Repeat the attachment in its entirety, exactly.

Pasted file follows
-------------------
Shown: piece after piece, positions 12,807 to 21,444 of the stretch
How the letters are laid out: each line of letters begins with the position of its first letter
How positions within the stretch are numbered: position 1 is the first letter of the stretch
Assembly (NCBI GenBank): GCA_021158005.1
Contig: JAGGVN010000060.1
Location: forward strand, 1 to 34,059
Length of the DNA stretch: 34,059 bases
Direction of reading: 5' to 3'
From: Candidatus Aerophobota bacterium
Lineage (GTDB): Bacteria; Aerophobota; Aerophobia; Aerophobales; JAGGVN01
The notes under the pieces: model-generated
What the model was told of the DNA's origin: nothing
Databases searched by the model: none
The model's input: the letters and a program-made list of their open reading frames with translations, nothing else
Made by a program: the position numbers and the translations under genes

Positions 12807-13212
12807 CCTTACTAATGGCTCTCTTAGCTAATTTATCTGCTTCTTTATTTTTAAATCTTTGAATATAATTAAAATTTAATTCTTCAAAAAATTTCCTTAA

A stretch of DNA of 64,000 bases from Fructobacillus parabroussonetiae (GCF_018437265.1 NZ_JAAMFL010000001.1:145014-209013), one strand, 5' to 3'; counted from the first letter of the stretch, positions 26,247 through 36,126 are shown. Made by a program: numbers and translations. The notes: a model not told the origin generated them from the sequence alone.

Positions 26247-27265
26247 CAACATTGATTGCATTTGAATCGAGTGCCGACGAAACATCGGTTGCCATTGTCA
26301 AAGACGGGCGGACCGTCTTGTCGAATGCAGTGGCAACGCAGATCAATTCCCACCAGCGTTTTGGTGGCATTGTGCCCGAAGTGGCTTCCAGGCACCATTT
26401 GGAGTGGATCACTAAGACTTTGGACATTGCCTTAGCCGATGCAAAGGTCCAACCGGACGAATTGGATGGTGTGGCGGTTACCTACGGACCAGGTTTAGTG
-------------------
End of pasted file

Shown: piece after piece, positions 12,807 to 21,444 of the stretch
How the letters are laid out: each line of letters begins with the position of its first letter
How positions within the stretch are numbered: position 1 is the first letter of the stretch
Assembly (NCBI GenBank): GCA_021158005.1
Contig: JAGGVN010000060.1
Location: forward strand, 1 to 34,059
Length of the DNA stretch: 34,059 bases
Direction of reading: 5' to 3'
From: Candidatus Aerophobota bacterium
Lineage (GTDB): Bacteria; Aerophobota; Aerophobia; Aerophobales; JAGGVN01
The notes under the pieces: model-generated
What the model was told of the DNA's origin: nothing
Databases searched by the model: none
The model's input: the letters and a program-made list of their open reading frames with translations, nothing else
Made by a program: the position numbers and the translations under genes

Positions 12807-13212
12807 CCTTACTAATGGCTCTCTTAGCTAATTTATCTGCTTCTTTATTTTTAAATCTTTGAATATAATTAAAATTTAATTCTTCAAAAAATTTCCTTAA

A stretch of DNA of 64,000 bases from Fructobacillus parabroussonetiae (GCF_018437265.1 NZ_JAAMFL010000001.1:145014-209013), one strand, 5' to 3'; counted from the first letter of the stretch, positions 26,247 through 36,126 are shown. Made by a program: numbers and translations. The notes: a model not told the origin generated them from the sequence alone.

Positions 26247-27265
26247 CAACATTGATTGCATTTGAATCGAGTGCCGACGAAACATCGGTTGCCATTGTCA
26301 AAGACGGGCGGACCGTCTTGTCGAATGCAGTGGCAACGCAGATCAATTCCCACCAGCGTTTTGGTGGCATTGTGCCCGAAGTGGCTTCCAGGCACCATTT
26401 GGAGTGGATCACTAAGACTTTGGACATTGCCTTAGCCGATGCAAAGGTCCAACCGGACGAATTGGATGGTGTGGCGGTTACCTACGGACCAGGTTTAGTG